Peace and safety

Our Assistant Priest, Professor Michael Hull, writes:

Jesus tells us, ‘Search the Scriptures; for in them ye think ye have eternal life: and they are they which testify of me’ (Jn 5.39). As the aggression and violence escalate in the Holy Land, I found myself reading St Paul’s First Epistle to the Thessalonians, especially chapter 5. It is extraordinary that our earliest piece of Christian literature spills so much ink on the end times, that is, our latest days.

Extraordinary, yes, but not surprising because those early Christians in Thessalonica faced trials and tribulations as we do two millennia later. Paul uses a variety of allusions to the Old Testament, for example, ‘times and seasons’ (Wis. 8.8) and ‘day of the Lord’ (Amos 5.18). Yet, there is a phrase that does not come from the Old Testament but from Paul’s first-century socio-political context. It is ‘peace and safety’.

Paul writes, ‘When they shall say, peace and safety; then sudden destruction cometh upon them, as travail upon a woman with child; and they shall not escape’ (1 Thess. 5.3). In Paul’s day pax et securitas (‘peace and safety’ in Latin) was a Roman slogan. The Romans of the Julio–Claudian period were wont to boast of the peace and safety of the Empire or the Pax Romana. For Paul, it is false peace and safety, though, for those at the margins of empires are usually the ones for whom ‘peace and safety’ are but a slogan, not a reality; such slogans rarely consider the oppressed and marginalised. Paul reminds the Thessalonians that worldly and unjust structures will fail them. True peace and safety are in God alone.

On the one hand, we do well to wait in hope for the glorious return of Jesus Christ, who will bring everlasting peace and safety, particularly as we do in the Season of Advent. On the other hand, the socio-political structures that we set up today do not guarantee peace and safety on earth. Nowhere is this more apparent than in the Holy Land. There is no need to detail the horrors well known to us, but there is need to ask what we are to do about them. One thing is blindingly obvious: our governments have failed and are currently failing miserably to guarantee peace and safety for the oppressed and marginalised in the Holy Land.

The paradox is that we should soon commemorate the coming of the Prince of Peace in a Land made Holy by His nativity whilst sickening injustice and violence engulf it. The fact that young mothers would flee their homeland at this very moment, just as Mary fled into Egypt to protect her new-born Child from vicious and ruthless murderers, is stupefying.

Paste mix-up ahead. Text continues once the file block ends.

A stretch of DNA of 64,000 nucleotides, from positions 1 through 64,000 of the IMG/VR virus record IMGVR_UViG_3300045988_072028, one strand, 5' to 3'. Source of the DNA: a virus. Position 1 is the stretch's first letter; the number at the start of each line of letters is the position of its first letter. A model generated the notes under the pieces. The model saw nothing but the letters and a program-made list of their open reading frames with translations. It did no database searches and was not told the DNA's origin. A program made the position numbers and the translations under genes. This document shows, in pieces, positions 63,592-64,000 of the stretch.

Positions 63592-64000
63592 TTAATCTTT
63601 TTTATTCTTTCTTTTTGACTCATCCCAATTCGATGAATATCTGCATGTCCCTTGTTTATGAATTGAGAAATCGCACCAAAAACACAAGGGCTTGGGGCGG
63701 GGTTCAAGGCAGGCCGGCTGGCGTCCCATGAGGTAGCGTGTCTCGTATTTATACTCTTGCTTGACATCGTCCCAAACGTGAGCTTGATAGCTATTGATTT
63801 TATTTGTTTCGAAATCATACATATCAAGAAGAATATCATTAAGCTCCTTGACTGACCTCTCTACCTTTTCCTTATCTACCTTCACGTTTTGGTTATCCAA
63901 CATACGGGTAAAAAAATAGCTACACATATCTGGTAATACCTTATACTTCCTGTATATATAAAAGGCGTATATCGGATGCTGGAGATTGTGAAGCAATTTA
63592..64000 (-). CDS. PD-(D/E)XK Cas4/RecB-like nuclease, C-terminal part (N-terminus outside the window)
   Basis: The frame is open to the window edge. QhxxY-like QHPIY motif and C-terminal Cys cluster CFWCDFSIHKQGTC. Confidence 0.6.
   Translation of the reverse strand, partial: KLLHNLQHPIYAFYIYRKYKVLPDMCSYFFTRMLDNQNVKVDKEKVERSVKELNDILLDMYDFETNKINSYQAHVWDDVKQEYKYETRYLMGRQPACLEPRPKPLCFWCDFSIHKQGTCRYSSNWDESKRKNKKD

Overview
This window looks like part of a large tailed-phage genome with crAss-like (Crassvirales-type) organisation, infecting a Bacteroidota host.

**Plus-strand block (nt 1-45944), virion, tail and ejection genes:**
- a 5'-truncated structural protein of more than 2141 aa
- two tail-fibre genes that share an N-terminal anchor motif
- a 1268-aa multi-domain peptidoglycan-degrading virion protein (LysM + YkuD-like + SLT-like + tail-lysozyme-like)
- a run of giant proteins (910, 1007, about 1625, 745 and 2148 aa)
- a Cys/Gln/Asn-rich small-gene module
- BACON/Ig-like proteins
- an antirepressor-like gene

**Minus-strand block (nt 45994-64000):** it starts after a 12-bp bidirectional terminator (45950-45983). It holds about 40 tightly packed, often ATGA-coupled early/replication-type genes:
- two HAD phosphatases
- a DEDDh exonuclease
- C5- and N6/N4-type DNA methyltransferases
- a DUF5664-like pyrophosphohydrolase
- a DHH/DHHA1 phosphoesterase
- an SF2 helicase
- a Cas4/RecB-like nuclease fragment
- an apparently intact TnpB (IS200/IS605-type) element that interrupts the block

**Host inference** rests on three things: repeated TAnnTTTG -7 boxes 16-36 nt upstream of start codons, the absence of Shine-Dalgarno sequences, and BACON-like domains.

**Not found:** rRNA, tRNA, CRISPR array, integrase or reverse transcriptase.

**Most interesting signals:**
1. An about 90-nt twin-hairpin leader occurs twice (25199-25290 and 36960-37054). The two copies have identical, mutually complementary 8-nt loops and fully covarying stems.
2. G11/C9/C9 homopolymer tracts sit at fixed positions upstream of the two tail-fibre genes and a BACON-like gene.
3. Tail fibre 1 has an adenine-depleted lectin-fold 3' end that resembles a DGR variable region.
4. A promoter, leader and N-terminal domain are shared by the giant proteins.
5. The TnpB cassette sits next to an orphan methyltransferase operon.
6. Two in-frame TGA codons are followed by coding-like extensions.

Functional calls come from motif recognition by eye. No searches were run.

You and I have a moral obligation to do something. Why you and me? Because Paul is right. The boast of the Roman Empire to bring peace and safety was a chimera. Two thousand years later, the boast of a Pax Americana is also a chimera. Pathetic as they may be, our collective failures as a world community and as nations do not in any way mitigate our obligations as Christians. The onus is on us as individuals: it is not on institutions about whose breakdowns we may remain indifferent.

What can we do? I have three suggestions. First and foremost, we must pray. We must storm the heavens. Second, we must give money. Abraham’s Children in Crisis is a worthy charity, as is the Al Ahli Hospital Appeal, among others, to help those babies and mothers who are not even able to flee to Egypt. Third, we must lobby the movers and shakers. We must go out on limbs. We must talk to those who may have some power in this mess. As Rachel wept for her children in Ramah, let us raise our voices for the children in Gaza (Jer. 31.15; Matt. 2.18).

Two millennia ago, Paul did not conclude First Thessalonians on a sorrowful note because sorrow may rationalise inertia. Paul says that even if things are dark, ‘Ye are all the children of light, and the children of the day: we are not of the night, nor of darknesss…. Let us, who are of the day, be sober, putting on the breastplate of faith and love; and for a helmet, the hope of salvation’ (1 Thess. 5.5–8). We have the means to make a difference, even a small difference, by supporting the suffering people of Palestine with our prayers, our money and our influence.

Lo, He comes! Advent is upon us! How can we welcome the Christ Child into our homes at Christmas unless we have made a personal effort to make Christmas in Palestine peaceful and safe for the children of Abraham? How can we sing ‘O come let us adore Him’ and ignore them?

The Reverend Canon Professor Michael Hull has been an Assistant Priest at St Vincent’s since 2015. He became Principal of the Scottish Episcopal Institute this Summer after eight years as its Director of Studies.

St Vincent's Chapel, Edinburgh, the village church at the heart of the city.